BLUEHILL Fragrances Ivy League photo by Hernando© at an event attended with Michelyn 10/2/21 at the Atelier d Emotion on Sullivan Street
What precisely is the “Ivy League”? And why is it considered such a big deal in the U.S. (and I assume in many countries around the world – considering that parents aspire to send their children to these schools and the number of foreign students is significant)? The Ivy League (also known as the Ancient Eight) is a term referring originally to eight private research universities in the Northeastern United States and their athletic conference. The name has been used since 1933, but soon came to be associated with a group of prestigious colleges with connotations of a high degree of academic standards, selective admissions, and social snobbery. Its members are Brown, Columbia, Cornell, Dartmouth, Harvard, The University of Pennsylvania, Princeton and Yale. There are many ways to acquire acceptance into these bastions: upon merit; as the child of benefactors and/or alumnae; via the diplomatic route (your family is powerful, influential); via academic junket, et al. Do I sound jaded, cynical? I speak from a singular place of experience which spans decades: not only mine personally, but that of my nuclear family by dint of hard work and concerted effort.
Sandy Carr courtesy of the perfumer
One of the beauties of these schools (besides marvelously-endowed libraries, museums and art bequests) is their exquisitely groomed grounds. Each campus has its own particular flavor which sets it apart, the architecture is stunning – and older buildings are often flanked by climbing walls of ivy which impart a venerable old-world charm. This sense of continuity with scholars past can feel very heartening, historically comforting. To be a part of something larger than oneself is both humbling and empowering to the fortunate acceptees. I feel that artisanal perfumer Sandy Carr wished to encapsulate this sense of adventure which enwreathes those eager students who have been chosen to enter these lecture halls and auditoriums as they follow in the footsteps of their forebears. BLUEHILL Ivy League succeeds brilliantly; it’s a purist, naturalist’s fragrance – invigorating, tonic and a breath of fresh air in a year positively crammed full of gourmand comfort perfumes.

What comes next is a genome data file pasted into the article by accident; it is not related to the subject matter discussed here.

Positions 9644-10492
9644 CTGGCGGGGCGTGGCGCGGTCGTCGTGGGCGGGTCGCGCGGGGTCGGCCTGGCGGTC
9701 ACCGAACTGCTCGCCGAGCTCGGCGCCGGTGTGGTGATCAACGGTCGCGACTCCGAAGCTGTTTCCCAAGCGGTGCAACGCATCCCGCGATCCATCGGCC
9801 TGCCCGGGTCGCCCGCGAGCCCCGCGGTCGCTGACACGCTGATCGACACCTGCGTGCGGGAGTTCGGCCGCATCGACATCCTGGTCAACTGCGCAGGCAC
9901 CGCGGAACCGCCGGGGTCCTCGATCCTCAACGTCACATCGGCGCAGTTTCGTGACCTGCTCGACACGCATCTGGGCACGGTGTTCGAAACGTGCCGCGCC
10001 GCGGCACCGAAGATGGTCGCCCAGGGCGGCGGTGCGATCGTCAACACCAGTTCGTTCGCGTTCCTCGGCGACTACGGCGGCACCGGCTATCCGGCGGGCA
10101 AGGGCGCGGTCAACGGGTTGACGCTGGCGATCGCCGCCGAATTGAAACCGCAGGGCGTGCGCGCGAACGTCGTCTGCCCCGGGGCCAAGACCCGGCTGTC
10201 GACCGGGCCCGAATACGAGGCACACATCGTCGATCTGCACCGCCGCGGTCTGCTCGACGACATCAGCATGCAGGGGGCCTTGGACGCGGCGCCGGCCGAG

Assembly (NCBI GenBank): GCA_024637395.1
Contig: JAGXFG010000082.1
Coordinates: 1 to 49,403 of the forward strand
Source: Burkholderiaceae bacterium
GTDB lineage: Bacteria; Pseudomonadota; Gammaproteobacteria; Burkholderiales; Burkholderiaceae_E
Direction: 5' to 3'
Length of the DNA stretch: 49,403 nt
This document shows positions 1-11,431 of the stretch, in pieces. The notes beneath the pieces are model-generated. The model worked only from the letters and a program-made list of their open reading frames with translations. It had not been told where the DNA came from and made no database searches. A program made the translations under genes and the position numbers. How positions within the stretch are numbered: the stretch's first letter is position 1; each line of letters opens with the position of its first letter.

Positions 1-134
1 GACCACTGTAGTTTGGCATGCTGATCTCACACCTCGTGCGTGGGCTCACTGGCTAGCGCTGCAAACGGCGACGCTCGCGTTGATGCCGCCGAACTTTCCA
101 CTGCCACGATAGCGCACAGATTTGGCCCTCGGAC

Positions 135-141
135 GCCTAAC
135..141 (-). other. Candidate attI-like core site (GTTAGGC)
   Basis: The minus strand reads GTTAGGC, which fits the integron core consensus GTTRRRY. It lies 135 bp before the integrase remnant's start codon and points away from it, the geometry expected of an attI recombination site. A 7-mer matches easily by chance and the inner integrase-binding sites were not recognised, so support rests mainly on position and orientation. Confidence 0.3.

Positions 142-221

Harvard University courtesy of Wiki
Ms. Carr’s evocation of the rarified campus is quite literal: grassy, well-kept lawns broaden endlessly, deftly seasoned with notes of rosemary, mint, basil, and a tangy green mandarin (along with a green pea accord) – which serve to instill a sense of well-being and create subtler undercurrents that pique one’s curiosity. I’m very fond of her employment of narcissus here, with its elements of balsamic mossiness flecked with hay, tonka and a honeyed indolic floral facet. Cassis is skillfully dosed as well, smelling particularly verdant with only a soupçon of fruit peeking out from under its aromatic petticoat – and a brief whiff of the animalic. Floral black pepper (Yes! Black pepper smells floral) has a secondary drying effect which often aids in toning down sweetness in a fragrance. These beautiful components are nestled into a base containing gurjum balsam: sweet, dry and resinous bearing traces of pine and patchouli for a soothingly familiar feel. To wear BLUEHILL Fragrances Ivy League is to forgo the pre-admission angst and focus on the loveliness of new beginnings and the hope which such opportunities offer.
Notes: ivy, green mandarin, black pepper, grass notes, basil, rosemary, mint, narcissus, green pea accord, cassis, gurjum balsam.
Ida Meister, Deputy Editor and Natural Perfumery Editor
Thanks to the generosity of Sandy Carr of BLUEHILL Fragrances, we are offering one 30 ml flacon of Ivy League for one registered reader in the USA ONLY. You can register here. Please leave a comment regarding what appealed to you about Ida’s review of BLUEHILL Fragrances IVY League. Draw closes 10/8/2021
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